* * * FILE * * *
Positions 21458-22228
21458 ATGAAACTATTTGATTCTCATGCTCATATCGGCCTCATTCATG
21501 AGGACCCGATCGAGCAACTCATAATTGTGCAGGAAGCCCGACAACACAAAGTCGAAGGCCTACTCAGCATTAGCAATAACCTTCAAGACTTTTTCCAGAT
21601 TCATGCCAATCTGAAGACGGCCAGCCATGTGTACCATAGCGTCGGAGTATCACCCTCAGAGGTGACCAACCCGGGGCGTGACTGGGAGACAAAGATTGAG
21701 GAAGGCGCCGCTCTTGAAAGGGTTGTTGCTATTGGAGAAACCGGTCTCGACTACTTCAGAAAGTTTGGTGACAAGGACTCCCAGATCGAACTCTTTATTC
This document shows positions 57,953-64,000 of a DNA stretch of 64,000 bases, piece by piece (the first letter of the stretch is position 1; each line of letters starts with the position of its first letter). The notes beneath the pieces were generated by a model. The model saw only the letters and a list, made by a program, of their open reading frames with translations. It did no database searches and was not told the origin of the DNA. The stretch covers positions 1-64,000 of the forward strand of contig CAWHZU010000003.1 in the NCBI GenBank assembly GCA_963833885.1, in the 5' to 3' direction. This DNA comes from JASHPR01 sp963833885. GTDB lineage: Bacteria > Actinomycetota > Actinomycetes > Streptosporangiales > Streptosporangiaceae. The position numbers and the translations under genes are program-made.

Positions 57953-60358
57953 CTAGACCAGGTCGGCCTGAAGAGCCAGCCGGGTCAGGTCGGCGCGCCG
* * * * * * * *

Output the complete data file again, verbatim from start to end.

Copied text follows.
Positions 21458-22228
21458 ATGAAACTATTTGATTCTCATGCTCATATCGGCCTCATTCATG
21501 AGGACCCGATCGAGCAACTCATAATTGTGCAGGAAGCCCGACAACACAAAGTCGAAGGCCTACTCAGCATTAGCAATAACCTTCAAGACTTTTTCCAGAT
21601 TCATGCCAATCTGAAGACGGCCAGCCATGTGTACCATAGCGTCGGAGTATCACCCTCAGAGGTGACCAACCCGGGGCGTGACTGGGAGACAAAGATTGAG
21701 GAAGGCGCCGCTCTTGAAAGGGTTGTTGCTATTGGAGAAACCGGTCTCGACTACTTCAGAAAGTTTGGTGACAAGGACTCCCAGATCGAACTCTTTATTC
This document shows positions 57,953-64,000 of a DNA stretch of 64,000 bases, piece by piece (the first letter of the stretch is position 1; each line of letters starts with the position of its first letter). The notes beneath the pieces were generated by a model. The model saw only the letters and a list, made by a program, of their open reading frames with translations. It did no database searches and was not told the origin of the DNA. The stretch covers positions 1-64,000 of the forward strand of contig CAWHZU010000003.1 in the NCBI GenBank assembly GCA_963833885.1, in the 5' to 3' direction. This DNA comes from JASHPR01 sp963833885. GTDB lineage: Bacteria > Actinomycetota > Actinomycetes > Streptosporangiales > Streptosporangiaceae. The position numbers and the translations under genes are program-made.

Positions 57953-60358
57953 CTAGACCAGGTCGGCCTGAAGAGCCAGCCGGGTCAGGTCGGCGCGCCG